Searching the heaps bitmap would quick too as its the size of the heap not the address space (100 bits for 4kb blocks inside a heap 4mb big, with MMX/SSE thats like what? 2-4 instructions?).
The main issues are fragmentation of the heap and some wasted ram, since the heap itself is paged i will have to deal with it somehow. And since a lot of heaps for processes may not always be full there will be some wasted ram but thats the cost for improved processor performance.
This can kill some low-end systems though. A pc with 32mb of ram for example will lose a large percentage of memory on bitmaps, page tables and partially filled heaps. Feel like im building a system for a computer with a 100mhz cpu but 1GB of ram (exaggerating :p) if you get what im saying. Trying to find that balance between memory usage and cpu speed is difficult.
Some stuff to think about. IMO the design choices you make when building a kernel are much harder than the actual code. I do need to think over some alternative methods though like linked lists.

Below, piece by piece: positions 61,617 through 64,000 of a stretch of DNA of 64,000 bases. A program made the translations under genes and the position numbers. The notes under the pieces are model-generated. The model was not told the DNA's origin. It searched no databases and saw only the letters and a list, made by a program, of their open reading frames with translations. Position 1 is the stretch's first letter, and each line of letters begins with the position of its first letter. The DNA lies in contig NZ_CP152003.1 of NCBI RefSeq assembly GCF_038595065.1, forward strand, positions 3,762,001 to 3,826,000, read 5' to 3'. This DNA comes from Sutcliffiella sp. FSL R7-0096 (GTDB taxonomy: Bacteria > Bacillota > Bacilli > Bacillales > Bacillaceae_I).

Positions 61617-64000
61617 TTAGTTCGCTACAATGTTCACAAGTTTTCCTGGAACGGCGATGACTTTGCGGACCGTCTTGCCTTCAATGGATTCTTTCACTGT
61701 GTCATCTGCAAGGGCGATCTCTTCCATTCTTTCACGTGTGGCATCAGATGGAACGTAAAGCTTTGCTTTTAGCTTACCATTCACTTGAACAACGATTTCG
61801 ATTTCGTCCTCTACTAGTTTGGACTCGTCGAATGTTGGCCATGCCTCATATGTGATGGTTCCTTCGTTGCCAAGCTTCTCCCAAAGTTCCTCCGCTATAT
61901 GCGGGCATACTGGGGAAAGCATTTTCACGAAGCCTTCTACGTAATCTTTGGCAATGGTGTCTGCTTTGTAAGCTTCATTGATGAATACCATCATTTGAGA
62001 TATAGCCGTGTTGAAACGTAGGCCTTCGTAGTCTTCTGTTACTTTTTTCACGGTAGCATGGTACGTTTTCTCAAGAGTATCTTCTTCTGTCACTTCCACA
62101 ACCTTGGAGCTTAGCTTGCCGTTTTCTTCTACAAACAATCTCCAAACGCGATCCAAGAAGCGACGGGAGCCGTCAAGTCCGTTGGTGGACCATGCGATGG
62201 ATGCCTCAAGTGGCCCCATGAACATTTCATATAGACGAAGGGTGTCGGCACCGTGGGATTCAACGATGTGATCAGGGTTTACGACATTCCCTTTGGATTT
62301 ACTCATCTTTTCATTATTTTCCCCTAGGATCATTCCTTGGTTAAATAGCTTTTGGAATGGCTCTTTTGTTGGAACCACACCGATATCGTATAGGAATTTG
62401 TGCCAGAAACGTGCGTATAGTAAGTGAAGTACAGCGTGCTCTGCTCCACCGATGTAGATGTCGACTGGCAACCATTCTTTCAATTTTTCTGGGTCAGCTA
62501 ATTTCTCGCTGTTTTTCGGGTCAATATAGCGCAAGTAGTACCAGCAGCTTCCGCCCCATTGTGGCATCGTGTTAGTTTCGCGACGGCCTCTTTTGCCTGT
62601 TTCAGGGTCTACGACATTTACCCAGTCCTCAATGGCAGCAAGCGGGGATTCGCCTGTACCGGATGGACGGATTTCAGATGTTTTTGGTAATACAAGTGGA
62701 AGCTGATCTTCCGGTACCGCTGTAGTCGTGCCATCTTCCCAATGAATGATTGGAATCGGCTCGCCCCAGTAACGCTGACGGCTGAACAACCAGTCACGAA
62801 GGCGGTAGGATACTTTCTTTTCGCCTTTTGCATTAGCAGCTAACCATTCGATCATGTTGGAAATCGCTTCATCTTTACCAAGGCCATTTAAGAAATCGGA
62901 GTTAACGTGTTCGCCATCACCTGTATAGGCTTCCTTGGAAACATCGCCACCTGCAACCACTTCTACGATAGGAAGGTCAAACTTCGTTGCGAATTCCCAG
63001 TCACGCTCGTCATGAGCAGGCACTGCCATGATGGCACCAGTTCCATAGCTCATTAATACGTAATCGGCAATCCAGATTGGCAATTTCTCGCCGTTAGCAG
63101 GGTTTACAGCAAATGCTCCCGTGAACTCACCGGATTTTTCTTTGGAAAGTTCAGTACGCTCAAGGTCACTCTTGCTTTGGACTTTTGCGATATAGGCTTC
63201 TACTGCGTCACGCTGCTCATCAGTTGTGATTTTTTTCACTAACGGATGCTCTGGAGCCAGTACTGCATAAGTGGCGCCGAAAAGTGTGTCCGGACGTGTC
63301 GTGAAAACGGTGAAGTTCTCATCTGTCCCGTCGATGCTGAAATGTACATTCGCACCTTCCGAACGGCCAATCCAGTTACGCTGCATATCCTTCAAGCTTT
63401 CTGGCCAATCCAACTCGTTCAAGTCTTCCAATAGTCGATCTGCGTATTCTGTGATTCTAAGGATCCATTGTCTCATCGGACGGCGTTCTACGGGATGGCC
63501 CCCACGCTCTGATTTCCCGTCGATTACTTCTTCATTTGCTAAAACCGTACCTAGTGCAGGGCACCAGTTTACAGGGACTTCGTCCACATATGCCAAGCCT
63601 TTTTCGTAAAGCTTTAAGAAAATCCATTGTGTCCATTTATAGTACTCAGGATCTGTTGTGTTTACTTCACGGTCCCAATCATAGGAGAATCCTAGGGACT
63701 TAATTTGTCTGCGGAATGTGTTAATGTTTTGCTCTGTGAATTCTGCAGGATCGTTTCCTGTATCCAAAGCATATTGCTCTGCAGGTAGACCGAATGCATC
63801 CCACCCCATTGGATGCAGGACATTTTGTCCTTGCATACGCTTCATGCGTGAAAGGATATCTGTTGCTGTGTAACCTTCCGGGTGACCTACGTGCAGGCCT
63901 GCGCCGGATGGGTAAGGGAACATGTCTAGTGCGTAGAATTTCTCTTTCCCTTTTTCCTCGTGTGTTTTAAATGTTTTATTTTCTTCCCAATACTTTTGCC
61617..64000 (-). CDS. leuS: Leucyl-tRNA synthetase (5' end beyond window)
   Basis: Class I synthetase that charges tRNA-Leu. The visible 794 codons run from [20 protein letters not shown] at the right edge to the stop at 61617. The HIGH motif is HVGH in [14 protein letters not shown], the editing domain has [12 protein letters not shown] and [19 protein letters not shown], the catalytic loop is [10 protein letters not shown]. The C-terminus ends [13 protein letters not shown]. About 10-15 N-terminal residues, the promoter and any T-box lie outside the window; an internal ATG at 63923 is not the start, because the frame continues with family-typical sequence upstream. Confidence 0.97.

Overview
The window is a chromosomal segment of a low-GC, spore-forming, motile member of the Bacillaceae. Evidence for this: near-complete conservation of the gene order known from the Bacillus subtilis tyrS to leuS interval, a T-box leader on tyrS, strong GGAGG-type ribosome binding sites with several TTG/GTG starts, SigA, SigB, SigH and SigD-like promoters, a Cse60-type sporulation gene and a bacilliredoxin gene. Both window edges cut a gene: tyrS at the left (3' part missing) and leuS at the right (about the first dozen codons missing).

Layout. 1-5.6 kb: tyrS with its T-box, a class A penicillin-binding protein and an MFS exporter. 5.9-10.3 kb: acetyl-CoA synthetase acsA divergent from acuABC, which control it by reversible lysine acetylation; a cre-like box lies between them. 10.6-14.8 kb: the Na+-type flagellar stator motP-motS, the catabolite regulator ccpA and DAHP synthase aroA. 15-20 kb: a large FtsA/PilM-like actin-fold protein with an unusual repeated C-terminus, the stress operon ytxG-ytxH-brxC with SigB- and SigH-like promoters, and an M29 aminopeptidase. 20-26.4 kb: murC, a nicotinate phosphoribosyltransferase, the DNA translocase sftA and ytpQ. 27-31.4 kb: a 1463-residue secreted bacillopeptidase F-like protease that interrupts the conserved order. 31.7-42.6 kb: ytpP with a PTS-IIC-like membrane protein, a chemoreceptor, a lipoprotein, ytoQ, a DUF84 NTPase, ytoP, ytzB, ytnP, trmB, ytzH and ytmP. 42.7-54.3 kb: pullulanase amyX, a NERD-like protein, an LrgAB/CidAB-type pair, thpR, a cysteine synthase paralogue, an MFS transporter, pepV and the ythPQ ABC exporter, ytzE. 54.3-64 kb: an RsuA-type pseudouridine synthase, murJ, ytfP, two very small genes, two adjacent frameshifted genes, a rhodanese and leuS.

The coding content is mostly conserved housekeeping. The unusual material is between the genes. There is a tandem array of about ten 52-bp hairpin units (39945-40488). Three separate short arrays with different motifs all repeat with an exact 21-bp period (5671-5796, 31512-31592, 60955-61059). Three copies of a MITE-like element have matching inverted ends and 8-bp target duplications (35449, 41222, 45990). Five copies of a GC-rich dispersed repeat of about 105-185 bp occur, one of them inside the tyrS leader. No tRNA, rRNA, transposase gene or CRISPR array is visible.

|11 Dec 2008, 22:11||
bitRAKE 12 Dec 2008, 02:30
How do you plan to handle process stacks? Will they grow dynamically from the heap?
|12 Dec 2008, 02:30||
calpol2004 12 Dec 2008, 08:54
Well i was just going to have a fixed stack, 4kb in size. But keeping the stack on a heap would be better, how it would grow dynamically i'm unsure of though.
Detecting when a processes stack is about to fill up (4kb is quite big, id imagine an error would only exceed it but i hate restrictions, even ones like this) might be difficult. Perhaps on each task switch check the value of the processes esp register? but that isn't very clean. There must be some way of causing a exception when it overflows, the ss selector having its own gdt entry for each process and catch the gpf then changing that dynamically but i don't like that so much, messy but it seems like the only reliable way.
|12 Dec 2008, 08:54||
f0dder 12 Dec 2008, 11:20
calpol2004: you don't feel like supporting multiple threads per process?
|12 Dec 2008, 11:20||
calpol2004 12 Dec 2008, 16:30
Haven't really thought about it, much more concerned with making a functional memory manager.
I should probably treat each thread as a process and have lower quantums for threads in threads and even lower for threads in a thread in a thread. Just each one have the same process identifier and share the same address space...Then theres fact that they all have to have their own stack. More complex than i think no doubt.
Nothing i do with the memory manager atm with heaps should effect the operation of how i'd use my task scheduler. at least i hope it won't. One thing at a time.
|12 Dec 2008, 16:30||
edfed 12 Dec 2008, 17:05